Friday, July 13, 2012

"Don't give revolvers to youngsters"

A recent report on guns by STRATFOR, a global intelligence services company, is really depressing.

Nominally, the piece deals with the "Fast and Furious" botch-up  involving guns sold in the U.S. that end up in Mexico.

That is, guns sold legally in the U.S. that end up in Mexico, legally or illegally, to be used for illegal purposes that include killing lots of people.

Let's leave aside for a moment the wacky concerns of the NRA and gun rights advocates about the so-called "chilling effect" of law enforcement activities to control high volume sales of automatic weapons that have nothing to do with personal protection and defense of the American home from intruders.

STRATFOR describes in detail how increased efforts to police the flow of guns across the U.S.-Mexico border will not cut down on gun trafficking. It turns out there are way too many other ways for the Mexican drug lords and gangs to get guns if they can't procure them easily from U.S. dealers along the border.

The drug cartels will buy guns from dealers in Chicago or Atlanta or other cities far from the border.

They will buy gun components—the basic receiver that fires the bullets, the barrel, the trigger, the bolt, etc—easily, anywhere, because the separate components are not regulated, and assemble the guns in Mexico.

They'll buy guns and grenades from the Mexican military, or shady military sources in Central American countries, or from international arms dealers….

….or they'll buy guns from Chinese organized crime syndicates, or from numerous sources for black market assault rifles in Africa, or from Balkan cocaine traffickers who have access to large stockpiles of off-the-books weapons in Eastern Europe…

There's no way to stop the flow of guns to Mexican gangs and drug lords, or to the other gangs and drug lords and terrorists spread out across the planet.

We have a gun problem. At least we should be doing a much better job of controlling it here in America.

And by the way, the quote above about "Don't give revolvers to youngsters" is from a 4th of July newspaper story in Bethlehem, PA, back in 1908. I guess it was easier to understand the gun problem then.

Too many guns....another thought


  1. I came to your blog based on your comments in another forum about the Aurora shootings.

    Responsible citizens exercising their gun rights are not a problem. The problem is with criminals and criminal organizations that make it possible to get firearms outside of legal channels in large quantities so that they may commit further crimes. There is also a problem with crazy people who have hitherto been clean.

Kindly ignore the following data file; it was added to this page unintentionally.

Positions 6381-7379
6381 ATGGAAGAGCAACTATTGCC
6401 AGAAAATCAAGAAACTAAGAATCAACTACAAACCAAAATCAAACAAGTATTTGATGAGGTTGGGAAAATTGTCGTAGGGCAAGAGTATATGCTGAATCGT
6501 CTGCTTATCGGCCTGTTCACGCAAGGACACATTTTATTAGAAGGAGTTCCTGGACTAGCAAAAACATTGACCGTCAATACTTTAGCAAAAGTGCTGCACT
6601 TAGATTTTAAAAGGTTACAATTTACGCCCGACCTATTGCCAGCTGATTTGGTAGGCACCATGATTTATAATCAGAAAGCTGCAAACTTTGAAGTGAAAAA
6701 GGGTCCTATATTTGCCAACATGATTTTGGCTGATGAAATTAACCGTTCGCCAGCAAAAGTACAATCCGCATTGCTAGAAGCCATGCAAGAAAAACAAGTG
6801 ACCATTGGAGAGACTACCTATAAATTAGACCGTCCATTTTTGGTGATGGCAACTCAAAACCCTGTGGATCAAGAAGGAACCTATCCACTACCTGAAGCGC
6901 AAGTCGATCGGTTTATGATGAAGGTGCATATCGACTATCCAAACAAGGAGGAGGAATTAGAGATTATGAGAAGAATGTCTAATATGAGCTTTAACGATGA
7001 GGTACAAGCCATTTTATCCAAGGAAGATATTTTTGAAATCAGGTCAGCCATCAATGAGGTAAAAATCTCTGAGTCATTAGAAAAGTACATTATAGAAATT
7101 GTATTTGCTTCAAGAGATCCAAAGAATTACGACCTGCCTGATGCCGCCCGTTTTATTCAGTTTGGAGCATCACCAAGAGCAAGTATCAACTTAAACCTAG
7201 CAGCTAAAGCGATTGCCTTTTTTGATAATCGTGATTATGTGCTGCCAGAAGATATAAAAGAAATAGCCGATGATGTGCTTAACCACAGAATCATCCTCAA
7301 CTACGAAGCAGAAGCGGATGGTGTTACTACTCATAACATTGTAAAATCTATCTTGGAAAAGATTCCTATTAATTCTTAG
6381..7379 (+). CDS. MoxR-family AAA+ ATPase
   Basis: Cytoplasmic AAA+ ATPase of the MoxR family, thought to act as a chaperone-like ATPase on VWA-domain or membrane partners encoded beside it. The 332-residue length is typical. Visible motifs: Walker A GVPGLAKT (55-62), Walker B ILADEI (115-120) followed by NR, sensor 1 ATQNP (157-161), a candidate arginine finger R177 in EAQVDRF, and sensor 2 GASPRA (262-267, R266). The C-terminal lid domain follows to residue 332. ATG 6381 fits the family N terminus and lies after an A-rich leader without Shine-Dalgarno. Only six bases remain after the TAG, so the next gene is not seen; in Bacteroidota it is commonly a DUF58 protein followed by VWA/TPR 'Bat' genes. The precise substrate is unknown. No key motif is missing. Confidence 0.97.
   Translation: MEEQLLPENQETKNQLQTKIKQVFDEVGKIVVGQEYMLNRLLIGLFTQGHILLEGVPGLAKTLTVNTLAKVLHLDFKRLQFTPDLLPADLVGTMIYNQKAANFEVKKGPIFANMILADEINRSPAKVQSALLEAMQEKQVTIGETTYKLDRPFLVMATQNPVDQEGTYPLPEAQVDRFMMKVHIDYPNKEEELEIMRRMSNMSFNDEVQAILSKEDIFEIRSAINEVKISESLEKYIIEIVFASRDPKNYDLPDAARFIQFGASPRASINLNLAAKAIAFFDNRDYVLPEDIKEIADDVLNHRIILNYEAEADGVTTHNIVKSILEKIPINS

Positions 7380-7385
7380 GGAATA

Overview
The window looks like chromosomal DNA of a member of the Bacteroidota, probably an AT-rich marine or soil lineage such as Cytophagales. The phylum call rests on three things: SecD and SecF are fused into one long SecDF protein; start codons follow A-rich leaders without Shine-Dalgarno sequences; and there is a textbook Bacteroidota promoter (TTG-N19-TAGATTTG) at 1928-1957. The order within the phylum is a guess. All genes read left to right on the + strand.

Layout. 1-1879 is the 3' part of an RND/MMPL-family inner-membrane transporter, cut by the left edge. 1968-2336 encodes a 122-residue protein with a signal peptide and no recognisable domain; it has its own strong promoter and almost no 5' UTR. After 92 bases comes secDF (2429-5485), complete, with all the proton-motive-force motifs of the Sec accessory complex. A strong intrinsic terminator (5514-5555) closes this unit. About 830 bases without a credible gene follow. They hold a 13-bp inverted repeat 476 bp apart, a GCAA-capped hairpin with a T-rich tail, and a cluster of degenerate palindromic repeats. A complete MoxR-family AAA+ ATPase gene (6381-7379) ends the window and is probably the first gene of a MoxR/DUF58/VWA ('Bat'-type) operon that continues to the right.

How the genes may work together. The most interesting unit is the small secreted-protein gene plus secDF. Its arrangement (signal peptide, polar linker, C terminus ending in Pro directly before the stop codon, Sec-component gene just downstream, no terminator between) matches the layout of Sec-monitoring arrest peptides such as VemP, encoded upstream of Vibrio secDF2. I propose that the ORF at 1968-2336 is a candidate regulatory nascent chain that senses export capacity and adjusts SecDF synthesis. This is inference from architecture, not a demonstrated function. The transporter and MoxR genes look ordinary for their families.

(And, by the way, one of the problems with the old Virginia one-hangun-a-month law is that it got in the way of otherwise lawful transaction such as buying a set of historic, and still working, pistols, or arming a family after a threat. It also didn't work in stopping serious criminals.)

    Let me change the terms a bit to show you the problem with limits on the number of firearms that law-abiding citizens may buy. Speech is also a right. What your argument against people having too many guns can be applied to speech. What if one can only post one blog post a month (equivalent to one pistol a month)? Oh, and pass a test that says you know basic grammar and syntax in order to do it, as well as to buy your books and magazines.

    Silly? well maybe. But I think the logic still holds.

    You might then argue that there is a difference, that speech is essentially harmless. But, every now and then there is a statement that incites people to action, or increases hate, or on the good side, increases love. So with firearms, which are but a tool, as are words. Firearms can harm, but they can also defend and protect. They can also provide food and entertainment. Just as with words.

    1. I can't kill/wound 65 people with a single blog post, or even several of them. Shooting people is not an exercise of free speech.
      I agree that responsible citizens exercising their right to buy gun(s) is not the important problem.
      The important problem is with people, especially the non-criminals, who use guns to shoot people. The only way to minimize that problem is to limit the legal sale of guns.
      If a stranger starts shooting at me in a crowded movie theater, I'm not going to be real interested in exploring how responsible he was when he bought the gun.